Sweeteeth founder John Eric Battles is a poster child for the new generation of food artisans: bearded, tattooed, and passionately independent. In his North Charleston studio, he and his assistant craft chocolate bars and bonbons using single-origin Colombian chocolate and wacky ingredient pairings. The stuffed bars are especially popular – think crunchy peanut butter and chipotle peppers, or gooey port wine caramel. Johnny is happy to show visitors around his studio, and chocolate buffs who also have a taste for beer should consider a tour of the fantastic family-owned brewery down the road, Coast.

Olive & Sinclair

Where? Nashville, TN

OliveandSinclair

At the helm of Olive & Sinclair is native Tennessean Scott Whitherow, who named the company after his wife's great-aunt and his own grandfather. The self-taught chocolatier creates small-batch, stone-ground chocolate bars celebrating the flavors of the American South – brown sugar, bourbon, buttermilk, smoked nibs – on antique machines, and wraps them in gorgeous retro packaging. The company has recently moved to a new East Side location that used to be a woodworking shop, and will be offering factory tours from December 4, 2013.

Lake Champlain Chocolates

Where? Burlington, VT

Lake Champlain

Family-run and firmly established in Vermont for three decades, Lake Champlain Chocolates – named after the lake a stone’s throw from the factory – is dedicated to making Belgian-style chocolates using sustainably-sourced chocolate and fresh, local ingredients, from the honey to the cream or the maple syrup. Originally a third-tier chocolate maker (i.e. one that buys its chocolate from a manufacturer and melts it to make bars and bonbons), Lake Champlain has recently hopped on the bean-to-bar bandwagon with a Blue Bandana micro-batch line made from scratch using Madagascar beans. A free through-the-window tour of the factory can be taken on any weekday, to catch a behind-the-scenes look at what’s in production that day, including seasonal specials.

Haigh’s Chocolates

Where? Adelaide, Australia

Haighs 2

A fourth-generation, family-owned Australian manufacturer, Haigh’s Chocolates has been making bean-to-bar chocolate for almost a century, and has expanded over time to open fourteen stores in Adelaide, Melbourne, and Sydney. They continue to hand-dip, hand-roll, hand-wrap, and hand-mark many of their chocolates, including the “fruit centers” they’ve been making for a solid 90 years. The whole process can be observed during the twenty-minute free tours offered at the Adelaide factory (reservations mandatory), where you’ll also be able to purchase factory-fresh chocolate bites and “chocolate seconds” – those not-perfectly-perfect but just-as-tasty concoctions – for a bargain price.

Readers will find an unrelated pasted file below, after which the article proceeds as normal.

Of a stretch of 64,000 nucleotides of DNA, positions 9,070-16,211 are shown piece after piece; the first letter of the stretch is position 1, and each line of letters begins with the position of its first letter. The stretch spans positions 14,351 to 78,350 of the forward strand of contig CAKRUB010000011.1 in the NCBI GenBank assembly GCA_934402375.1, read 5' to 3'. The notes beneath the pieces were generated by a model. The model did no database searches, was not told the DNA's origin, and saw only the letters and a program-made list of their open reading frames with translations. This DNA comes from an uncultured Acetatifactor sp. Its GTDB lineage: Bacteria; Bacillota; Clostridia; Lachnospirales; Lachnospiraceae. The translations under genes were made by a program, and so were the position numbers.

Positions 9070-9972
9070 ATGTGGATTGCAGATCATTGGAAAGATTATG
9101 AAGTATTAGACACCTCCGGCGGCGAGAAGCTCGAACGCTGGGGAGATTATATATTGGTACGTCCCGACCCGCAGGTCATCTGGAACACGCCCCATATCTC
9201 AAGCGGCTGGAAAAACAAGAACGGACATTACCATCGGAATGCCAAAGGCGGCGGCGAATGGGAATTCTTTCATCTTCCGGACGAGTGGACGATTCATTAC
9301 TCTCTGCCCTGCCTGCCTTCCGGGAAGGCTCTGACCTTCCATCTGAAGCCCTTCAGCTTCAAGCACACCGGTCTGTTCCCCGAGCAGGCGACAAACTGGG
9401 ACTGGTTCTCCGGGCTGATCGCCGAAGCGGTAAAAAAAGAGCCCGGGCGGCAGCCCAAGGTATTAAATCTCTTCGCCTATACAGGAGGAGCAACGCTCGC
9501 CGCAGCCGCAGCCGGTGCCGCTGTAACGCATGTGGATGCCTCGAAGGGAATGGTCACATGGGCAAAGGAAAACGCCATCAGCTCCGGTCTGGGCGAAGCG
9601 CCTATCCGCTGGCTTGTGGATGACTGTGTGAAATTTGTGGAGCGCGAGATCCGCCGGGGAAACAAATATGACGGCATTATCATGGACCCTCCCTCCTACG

Le Chocolat Alain Ducasse

Where? Paris, France

Alain Ducasse

World-renowned French chef Alain Ducasse has joined forces with his former executive pastry chef, Nicolas Berger, to open the very first bean-to-bar chocolate factory in the heart of Paris, right by the Bastille. Their chocolates are made with top-quality ingredients on vintage machines they’ve hunted for all over Europe. The pralinés (chocolate bites filled with ground nuts) are especially outstanding, as are the unconched chocolate bars and their pleasantly gritty mouth feel. The entire operation and the artisans’ precise gestures can be observed through the glass windows in the handsome boutique, and the sales team is happy to answer the curious customer’s questions.

About the author

Clotilde Dusoulier is the 30-something Parisienne behind the award-winning food blog Chocolate & Zucchini, in which she shares her passion for all things edible. Her focus is on fresh, colorful, and seasonal foods, making room for both wholesome, nourishing dishes and lots of chocolate.

An enthusiastic explorer of flavors and acute observer of culinary trends, she contributes to food and travel magazines in France, the US and the UK. She is the author of three books; her latest is The French Market Cookbook. She lives in Montmartre with her boyfriend and their young son.

12 COMMENTS

  1. We're on the same wave length! I've been encouraging people to travel for chocolate for the past 4 years! Via my blog, and more recently, the first volume of my book, "Chocolatour: A Quest for the World's Best Chocolate." We'll be doing our first group Chocolatour to Switzerland in March. It should be AWESOME!

  2. I was surprised and rather thrilled to see Haigh"s Chocolates in this international list. They are from my home city, Adelaide. Their iconic chocolate frogs are a very popular treat for children and adults alike, evoking very happy childhood memories.

  3. Its so funny that I would be reading this right now because earlier today I booked a tour for a bunch of girls and I for Taza! Glad to hear such good things about them. I cant wait to go!

  4. Sorry to see that Gearhart's Chocolates isn't mentioned!
    Visiting my best friend in Charlottesville last summer, we went to Whole Foods and I stumbled upon their Criolla - I was totally blown away by this superior chocolate! You MUST try it if you happen to be in Ch'ville or if you can find it at your store.